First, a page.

ALBERT HAMMOND JR’S “MUTED BEATINGS” IS A QUIET REVELATION
Every successive song by Albert Hammond Jr. feels like a natural progression of itself. For someone whose solo career has stemmed from years of uncertainty with the Strokes, there’s not much uncertain about it. The yearning for yesteryear of Yours To Keep, followed by the vulnerability of Como Te Llama? and the subtle power flexes of Momentary Masters all tie together a narrative that just makes sense. It’s a sound consisting of raw explosive energy and lines delivered like punches. Hammond Jr. has never had much to hide. “I used to shoot cocaine, ketamine, heroin 20 times a day,” he told NME in 2013. For a long time, that’s just the way it was.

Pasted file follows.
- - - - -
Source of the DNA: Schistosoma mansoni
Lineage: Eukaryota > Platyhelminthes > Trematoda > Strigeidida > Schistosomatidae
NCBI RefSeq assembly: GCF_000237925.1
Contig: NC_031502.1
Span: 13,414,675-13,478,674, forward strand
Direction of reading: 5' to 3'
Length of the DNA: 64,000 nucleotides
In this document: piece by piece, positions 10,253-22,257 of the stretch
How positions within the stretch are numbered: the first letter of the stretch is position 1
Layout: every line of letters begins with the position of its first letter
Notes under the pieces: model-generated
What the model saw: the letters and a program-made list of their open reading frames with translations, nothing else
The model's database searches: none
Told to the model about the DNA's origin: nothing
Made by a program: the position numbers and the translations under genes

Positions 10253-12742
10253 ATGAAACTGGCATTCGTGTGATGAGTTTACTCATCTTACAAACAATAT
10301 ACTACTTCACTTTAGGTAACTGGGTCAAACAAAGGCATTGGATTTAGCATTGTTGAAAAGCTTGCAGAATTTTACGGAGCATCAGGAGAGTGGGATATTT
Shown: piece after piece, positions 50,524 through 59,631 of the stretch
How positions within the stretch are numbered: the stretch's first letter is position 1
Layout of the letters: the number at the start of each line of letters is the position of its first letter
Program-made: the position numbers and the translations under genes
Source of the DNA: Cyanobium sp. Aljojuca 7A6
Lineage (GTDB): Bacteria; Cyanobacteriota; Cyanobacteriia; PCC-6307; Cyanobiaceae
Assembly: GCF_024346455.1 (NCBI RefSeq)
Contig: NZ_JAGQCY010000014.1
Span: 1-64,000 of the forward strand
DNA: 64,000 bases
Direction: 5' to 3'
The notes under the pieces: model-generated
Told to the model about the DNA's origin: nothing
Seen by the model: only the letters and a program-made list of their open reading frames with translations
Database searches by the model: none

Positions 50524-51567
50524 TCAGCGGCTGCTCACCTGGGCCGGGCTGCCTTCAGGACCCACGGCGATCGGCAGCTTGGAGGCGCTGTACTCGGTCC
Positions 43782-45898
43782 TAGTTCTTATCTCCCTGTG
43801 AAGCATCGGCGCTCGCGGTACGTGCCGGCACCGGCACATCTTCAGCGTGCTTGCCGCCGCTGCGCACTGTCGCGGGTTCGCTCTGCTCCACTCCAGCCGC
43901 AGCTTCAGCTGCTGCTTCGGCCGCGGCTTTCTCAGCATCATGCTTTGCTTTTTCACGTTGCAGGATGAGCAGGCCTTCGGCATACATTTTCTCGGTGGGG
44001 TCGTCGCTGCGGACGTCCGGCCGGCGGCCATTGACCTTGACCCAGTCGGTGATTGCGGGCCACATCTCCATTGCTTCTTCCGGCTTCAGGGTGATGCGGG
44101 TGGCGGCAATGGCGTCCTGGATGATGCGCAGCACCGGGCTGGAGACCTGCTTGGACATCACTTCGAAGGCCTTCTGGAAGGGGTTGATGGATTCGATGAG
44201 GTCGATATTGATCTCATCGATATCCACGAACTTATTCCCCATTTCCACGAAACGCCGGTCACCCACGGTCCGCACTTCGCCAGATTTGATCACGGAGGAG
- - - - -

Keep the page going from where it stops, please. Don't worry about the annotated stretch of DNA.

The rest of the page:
“Muted Beatings” is just that – a violent rage of assertions, twisting into heartbreakingly honest guitar work and “I don’t care.” There is something that aggressively grabs you here, and for 3:16 minutes, refuses to lose it’s grip. It’s to be expected from Hammond Jr., whose always had the ability to turn a chord progression into a cry, but it’s still jarring to realize how unconditionally out of control you are, if only for a moment. “I’m catching muted beatings in my lungs, you had the guilt in my head, you zipped me up in the bag.” It’s infectious. It makes you want to dance, it makes you want to cry, it makes you want to fight, maybe all at once.
Hammond’s new record deals with the deeply personal loss of his twin brother. Francis was lost due to miscarriage, yet Hammond continued to grow inside his mother’s womb for six months undetected. As a result, Francis Trouble is “a homage to both the death of his twin and his own birth, as well as the complexities of identity that arise because of their intermingling.”Francis Trouble by Albert Hammond Jr. is out 3/9 via Red Bull Records.